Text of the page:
habitats vanish, many species can only adapt or become extinct —
moving is no longer an option.
Red squirrels seem to be able to adapt to a warming world not only
through physical and behavioral adjustments but also through
genetic changes. This startling discovery, made by Boutin and his
colleagues, supports the hypothesis at the basis of evolutionary
theory, which posits that living organisms adapt to change in their
environment as a result of natural selection.
“Red squirrels in Kluane are breeding earlier than they did ten years
ago,” says Boutin. Over the first 10 years he and his colleagues have
been studying the southern Yukon red squirrel population, the
climate has warmed and spring has arrived earlier, he says. The
result? Females give birth to their young two to three weeks earlier
than they did a decade ago.
“Our work is unique, however, in that, by using some pretty
sophisticated analytical techniques, we figured out how much of this
advancement in breeding was due to behavioral changes within
generations and how much was due to genetic changes across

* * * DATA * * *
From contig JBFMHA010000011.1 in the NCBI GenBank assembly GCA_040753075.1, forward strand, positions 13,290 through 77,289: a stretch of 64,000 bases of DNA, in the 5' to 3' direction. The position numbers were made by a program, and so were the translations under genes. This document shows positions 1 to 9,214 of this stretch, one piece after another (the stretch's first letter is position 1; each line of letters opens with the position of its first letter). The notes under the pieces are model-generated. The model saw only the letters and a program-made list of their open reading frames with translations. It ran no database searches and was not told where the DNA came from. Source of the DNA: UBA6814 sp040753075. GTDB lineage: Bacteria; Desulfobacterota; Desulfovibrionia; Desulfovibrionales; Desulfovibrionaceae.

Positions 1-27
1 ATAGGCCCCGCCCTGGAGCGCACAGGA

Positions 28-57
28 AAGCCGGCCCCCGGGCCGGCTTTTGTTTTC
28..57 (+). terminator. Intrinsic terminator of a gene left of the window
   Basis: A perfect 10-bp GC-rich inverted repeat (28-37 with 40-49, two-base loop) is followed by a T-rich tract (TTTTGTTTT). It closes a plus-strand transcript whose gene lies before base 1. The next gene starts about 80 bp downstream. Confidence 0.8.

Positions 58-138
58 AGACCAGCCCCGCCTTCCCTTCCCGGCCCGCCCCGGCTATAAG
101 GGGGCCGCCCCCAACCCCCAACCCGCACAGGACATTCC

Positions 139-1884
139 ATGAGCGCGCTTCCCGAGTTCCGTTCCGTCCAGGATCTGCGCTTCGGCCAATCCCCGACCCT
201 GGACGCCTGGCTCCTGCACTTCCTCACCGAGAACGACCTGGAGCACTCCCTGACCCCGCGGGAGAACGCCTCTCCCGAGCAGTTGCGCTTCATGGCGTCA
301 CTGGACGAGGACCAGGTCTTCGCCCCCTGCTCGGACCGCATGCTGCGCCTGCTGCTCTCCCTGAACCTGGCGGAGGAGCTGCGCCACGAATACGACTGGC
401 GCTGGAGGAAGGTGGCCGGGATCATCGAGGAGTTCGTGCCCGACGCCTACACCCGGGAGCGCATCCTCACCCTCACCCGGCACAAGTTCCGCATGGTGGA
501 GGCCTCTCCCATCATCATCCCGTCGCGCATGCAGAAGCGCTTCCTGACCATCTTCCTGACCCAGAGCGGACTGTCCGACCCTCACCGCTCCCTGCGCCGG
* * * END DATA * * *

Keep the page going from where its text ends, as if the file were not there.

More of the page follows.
generations,” says Boutin. “The easy part was to document that the
squirrels are in fact breeding earlier. The hard part was to separate
effects of individual behaviors from genetic changes. It is a great
discovery even if we don’t know yet the specific genes responsible
for the timing of breeding in red squirrels.”
It is these genetic changes that signal evolution is taking place. They
also demonstrate an aspect of evolution that’s surprising to many:
Evolution is not necessarily a long-term process but can occur over a
very short period of time. “The changes we observed took place in
four generations of red squirrels,” Boutin says.
The next morning I meet Ryan at the research camp, which is
actually just a few trailers and rustic buildings in the woods near the